The decision to get a stem cell transplant as part of multiple myeloma treatment is one of the areas where some people have a particularly challenging time. In this decision point, specialists collaborating with SurvivorNet say you may well get conflicting opinions on the right course of action. This may be driven by your overall health or how much treatment you want to endure.
What we do know is that people who have a stem cell transplant (also called a bone marrow transplant) earlier in their treatment course usually stay in remission longer. But other factors are important. According to SurvivorNet advisor Dr. Nina Shah of the University of California at San Francisco, “some patients will say ‘Well, I can’t do this right now. I have this thing going on in my family and I don’t have six to eight weeks to commit to this transplant. But maybe next year I can.’ That’s important.” What matters most is figuring out what works best for you.
Dr. Shah says where you can get a major difference in opinion is a stem cell transplant. She says it can be really hard because one doctor is saying you need a procedure, which will mean six weeks of your life going to the hospital, getting stem cells collected, get a high dose of chemotherapy, and then recover. And another, she says, is telling you that you don’t need any of that.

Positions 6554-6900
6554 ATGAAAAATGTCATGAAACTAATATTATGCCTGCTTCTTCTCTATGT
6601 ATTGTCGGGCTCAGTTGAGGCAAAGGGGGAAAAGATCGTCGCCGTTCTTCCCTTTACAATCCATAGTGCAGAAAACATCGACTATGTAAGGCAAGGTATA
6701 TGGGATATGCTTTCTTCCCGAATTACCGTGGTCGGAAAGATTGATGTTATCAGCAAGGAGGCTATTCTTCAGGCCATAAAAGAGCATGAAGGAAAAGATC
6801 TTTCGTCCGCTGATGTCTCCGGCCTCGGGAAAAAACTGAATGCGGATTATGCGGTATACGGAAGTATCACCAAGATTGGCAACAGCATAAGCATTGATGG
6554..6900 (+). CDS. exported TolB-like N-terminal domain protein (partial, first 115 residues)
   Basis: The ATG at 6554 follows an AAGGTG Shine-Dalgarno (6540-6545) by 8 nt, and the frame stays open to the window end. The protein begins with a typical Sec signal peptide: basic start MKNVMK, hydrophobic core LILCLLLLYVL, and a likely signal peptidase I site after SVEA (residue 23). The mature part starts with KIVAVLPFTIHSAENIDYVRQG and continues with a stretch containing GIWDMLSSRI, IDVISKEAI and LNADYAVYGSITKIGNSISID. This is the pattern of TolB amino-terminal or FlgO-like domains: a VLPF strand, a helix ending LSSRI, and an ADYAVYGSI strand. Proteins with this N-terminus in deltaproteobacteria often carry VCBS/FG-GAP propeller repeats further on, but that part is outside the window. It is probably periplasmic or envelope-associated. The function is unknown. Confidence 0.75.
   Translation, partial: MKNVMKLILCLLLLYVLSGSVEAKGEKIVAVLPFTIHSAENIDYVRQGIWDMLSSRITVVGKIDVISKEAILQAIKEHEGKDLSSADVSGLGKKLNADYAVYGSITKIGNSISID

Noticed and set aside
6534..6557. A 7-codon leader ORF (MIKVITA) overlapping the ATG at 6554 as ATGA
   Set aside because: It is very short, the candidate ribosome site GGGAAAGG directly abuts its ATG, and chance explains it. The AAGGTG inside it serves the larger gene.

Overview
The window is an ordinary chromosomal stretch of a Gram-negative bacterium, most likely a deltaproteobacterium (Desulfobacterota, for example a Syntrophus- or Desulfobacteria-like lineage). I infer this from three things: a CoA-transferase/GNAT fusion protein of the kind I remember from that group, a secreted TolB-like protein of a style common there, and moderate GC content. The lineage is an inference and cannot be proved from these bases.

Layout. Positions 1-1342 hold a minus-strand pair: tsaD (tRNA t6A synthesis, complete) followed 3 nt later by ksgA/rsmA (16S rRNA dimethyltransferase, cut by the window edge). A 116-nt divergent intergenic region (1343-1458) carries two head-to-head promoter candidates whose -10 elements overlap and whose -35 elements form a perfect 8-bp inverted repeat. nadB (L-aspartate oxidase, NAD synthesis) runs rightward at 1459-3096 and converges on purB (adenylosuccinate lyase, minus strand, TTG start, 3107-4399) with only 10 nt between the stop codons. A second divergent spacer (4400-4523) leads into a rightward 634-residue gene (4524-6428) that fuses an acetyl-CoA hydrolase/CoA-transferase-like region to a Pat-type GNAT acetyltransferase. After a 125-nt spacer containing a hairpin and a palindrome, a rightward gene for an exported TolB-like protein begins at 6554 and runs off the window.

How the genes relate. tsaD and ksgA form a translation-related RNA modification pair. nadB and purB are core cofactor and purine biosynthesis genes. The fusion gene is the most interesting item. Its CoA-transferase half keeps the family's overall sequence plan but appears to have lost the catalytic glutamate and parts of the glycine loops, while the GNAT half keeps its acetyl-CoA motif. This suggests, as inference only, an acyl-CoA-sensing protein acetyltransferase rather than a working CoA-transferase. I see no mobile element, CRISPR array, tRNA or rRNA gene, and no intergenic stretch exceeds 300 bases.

Experts talk to Survivornet about the significant new advances in treating patients who have recently been diagnosed with later-stage CLL.
Making Treatment Choices--SurvivorNet's Carefully Constructed Resources
The Revolution in Multiple Myeloma Treatment
Standard Risk vs. High Risk Multiple Myeloma
Treatment for Multiple Myeloma – Induction Therapy
Adding Daratumumab to Front-line Therapy in Multiple Myeloma
Early-Stage Treatment Standard of Care – Triplet Therapy
Myeloma Initial Treatment: How Will I Feel?
The First Treatment for Multiple Myeloma — Combination Therapy
Multiple Myeloma Initial Treatment - What's Right For You?
Which Triple-Drug Regimen is a Better Frontline Treatment for Multiple Myeloma?
A New Way to Deliver Daratumumab -- An Exciting Development in Multiple Myeloma
Stem cell transplant, also known as bone marrow transplant, is often recommended as a second step in treating multiple myeloma. It’s a major undertaking and not always a straightforward decision.
What is a Stem Cell Transplant?
Decision Making--Should I Get a Stem Cell Transplant?
Preparing for a Stem Cell Transplant
Transplant with Your Own Cells: Effective, Not Curative
Stem Cell Transplant for Multiple Myeloma - What to Expect
Stem Cell Transplant for Multiple Myeloma - Side Effects